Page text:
Each Day, Better


    By Brad Leutwyler @BradLeut
    Copyright 2015

    Take a second and hum one of your favourite tunes. Go on. I will wait….
    Now close your eyes for a few seconds and imagine what it would be like to be a bacteria being pumped around in the bloodstream of a person, flowing through the heart, up to the brain through thick red tubes like a ride at Wet ‘N’ Wild, back to the heart, over to the lungs… VISUALIZE IT! Then imagine what a dog crossed with a rhino would look like, and who your best friend in childhood was.

    Humans are awesome…truly. ANYONE can do those things and so much more. We think, imagine, create, learn, love, sing, dance… our potential is boundless. Every human being within six sigma of typical has this potential (i.e. damn near all humans). If every human were just a tiny bit better educated and better treated by others, they could apply all of that extra goodness within their own context to make better decisions, create better outcomes, reduce their burdens and those of others…the possibilities are as boundless as our individual potentials. When seven billion people are all just a little bit more capable, per the law of large numbers, the average quality of life will rise.

    My point is this: reading a book contributes to the betterment of humanity, whether a novel helps you to understand other people or a treatise teaches you why bees are vital to humanity. Learning to play a new instrument does too because music is universal and mathematical. Helping another person out, being kind, sharing your life experiences… We tend to squander our human potential and thus diminish our ability to raise others up. First we squander our own by not trying to elevate ourselves, share ourselves or listen to and understand others. Then we tend to treat others with indifference at best. At our worst, we hate, we destroy, we subjugate, we bully, we hurt, we kill. I am not claiming that this is deliberate. On the contrary, my observation has been that it is mostly thoughtlessness, ignorance and carelessness driven by selfishness; one’s pursuit of happiness often has negative, unintended or uncared-about consequences.

    If we all make just a tiny effort, every day to become just a little more educated, a scintilla more intelligent, a bit more compassionate, a molecule more caring, the world will almost certainly become a much better place. It is, after all, difficult to get a smart person to hate, to get a kind person to inflict pain, for a compassionate person to be indifferent or to have a learned person not suspect when they are misbehaving and have to make a choice.

    So the simple solution to all of humanity’s problems is this: EVERY DAY, BETTER. Each day, lead by example. Better yourself a tiny bit. Encourage others to do the same, either overtly or just by being better yourself. Raise the average in your community. Eventually, the world will be a better place. With luck, it will happen before the robots try to take over, but that is for another day.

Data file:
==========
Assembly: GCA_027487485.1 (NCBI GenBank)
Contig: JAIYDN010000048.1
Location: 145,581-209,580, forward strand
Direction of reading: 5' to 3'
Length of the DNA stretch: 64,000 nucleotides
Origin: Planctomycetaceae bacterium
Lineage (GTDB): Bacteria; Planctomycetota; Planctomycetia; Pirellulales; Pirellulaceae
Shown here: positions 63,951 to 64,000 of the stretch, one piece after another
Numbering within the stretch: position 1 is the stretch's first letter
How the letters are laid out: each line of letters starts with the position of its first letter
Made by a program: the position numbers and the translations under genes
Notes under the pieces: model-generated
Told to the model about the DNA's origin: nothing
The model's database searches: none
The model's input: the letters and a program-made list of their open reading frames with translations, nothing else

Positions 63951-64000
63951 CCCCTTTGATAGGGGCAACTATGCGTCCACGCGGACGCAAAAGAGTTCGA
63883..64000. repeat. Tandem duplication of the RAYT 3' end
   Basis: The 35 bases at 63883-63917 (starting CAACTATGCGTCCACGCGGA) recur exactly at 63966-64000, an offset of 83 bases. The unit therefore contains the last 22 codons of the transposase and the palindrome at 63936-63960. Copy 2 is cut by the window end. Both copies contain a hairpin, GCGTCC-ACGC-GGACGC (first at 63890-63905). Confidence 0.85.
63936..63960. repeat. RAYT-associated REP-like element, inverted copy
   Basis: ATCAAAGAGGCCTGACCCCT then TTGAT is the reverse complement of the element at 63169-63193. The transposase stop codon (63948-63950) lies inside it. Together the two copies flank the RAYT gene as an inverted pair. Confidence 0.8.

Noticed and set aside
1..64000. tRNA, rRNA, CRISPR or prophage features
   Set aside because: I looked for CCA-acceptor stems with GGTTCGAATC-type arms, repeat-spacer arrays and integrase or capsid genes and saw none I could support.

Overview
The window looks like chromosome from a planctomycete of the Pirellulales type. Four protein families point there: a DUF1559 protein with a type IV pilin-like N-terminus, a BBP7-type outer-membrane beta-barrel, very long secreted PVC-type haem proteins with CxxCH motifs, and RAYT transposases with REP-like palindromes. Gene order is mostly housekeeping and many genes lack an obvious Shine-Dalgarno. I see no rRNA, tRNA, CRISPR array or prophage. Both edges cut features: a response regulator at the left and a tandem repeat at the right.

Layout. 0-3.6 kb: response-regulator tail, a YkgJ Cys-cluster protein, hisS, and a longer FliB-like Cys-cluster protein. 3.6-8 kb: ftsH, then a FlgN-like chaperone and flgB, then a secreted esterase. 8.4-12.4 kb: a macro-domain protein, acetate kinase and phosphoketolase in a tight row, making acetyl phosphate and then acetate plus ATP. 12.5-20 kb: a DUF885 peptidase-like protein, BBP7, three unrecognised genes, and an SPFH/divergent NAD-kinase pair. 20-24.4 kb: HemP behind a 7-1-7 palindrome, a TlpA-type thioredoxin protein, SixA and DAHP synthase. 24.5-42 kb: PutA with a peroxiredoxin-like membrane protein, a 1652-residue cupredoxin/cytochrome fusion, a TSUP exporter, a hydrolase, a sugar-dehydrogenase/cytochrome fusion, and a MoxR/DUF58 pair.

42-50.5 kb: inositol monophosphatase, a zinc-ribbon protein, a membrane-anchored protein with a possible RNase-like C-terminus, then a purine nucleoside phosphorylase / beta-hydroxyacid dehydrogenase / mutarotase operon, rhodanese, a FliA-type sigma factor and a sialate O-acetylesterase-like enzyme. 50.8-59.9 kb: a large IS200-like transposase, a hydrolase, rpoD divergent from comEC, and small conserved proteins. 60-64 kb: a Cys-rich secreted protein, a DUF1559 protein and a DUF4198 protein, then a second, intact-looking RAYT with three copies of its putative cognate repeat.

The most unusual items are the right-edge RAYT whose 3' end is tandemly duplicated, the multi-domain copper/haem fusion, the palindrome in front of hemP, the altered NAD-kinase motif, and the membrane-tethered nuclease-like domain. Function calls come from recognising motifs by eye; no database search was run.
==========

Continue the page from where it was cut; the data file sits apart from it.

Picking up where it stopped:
Peace out. Word to your mother.


3 thoughts on “Each Day, Better

  1. Stew Pid says:

    I think of a quote by Ralph Waldo Emerson when reading this:

    “Write it on your heart that every day is the best day in the year.”

    I believe it is good to have this outlook, and will lead to the individual reading this to try to achieve their goals for what they see as the benefit of everyone, but my issue is that not everyone has the same belief in what is the action to acquire the “betterment of humanity”. In your case it is reading a book or expanding one’s skill or knowledge. And although education helps oneself and everyone around, I think that as long as people differ in what is best for everyone we will be in conflict with one another.

    We have different goals and different definitions of what is good, as long as this exists we will always have differing opinions of what is “good” and what is best for the “betterment of humanity”. Look to a plethora of international problems with an equal amount of differing solutions to them, Israel/Palestine and the two state/one state solutions. Although at some point we have the same problems (hunger, longevity of life, and want for property) we have with those problems different ways to achieve solutions, sometimes at someone else’s expense.

    I do agree with the solution, but I must acknowledge that there are differing definitions of what is “better”.This is a great post and speaks to the necessity of responsibility for the great amount of power we possess in order to make every day better. That being said I will do my part, I just can’t promise that for everyone else. 🙂


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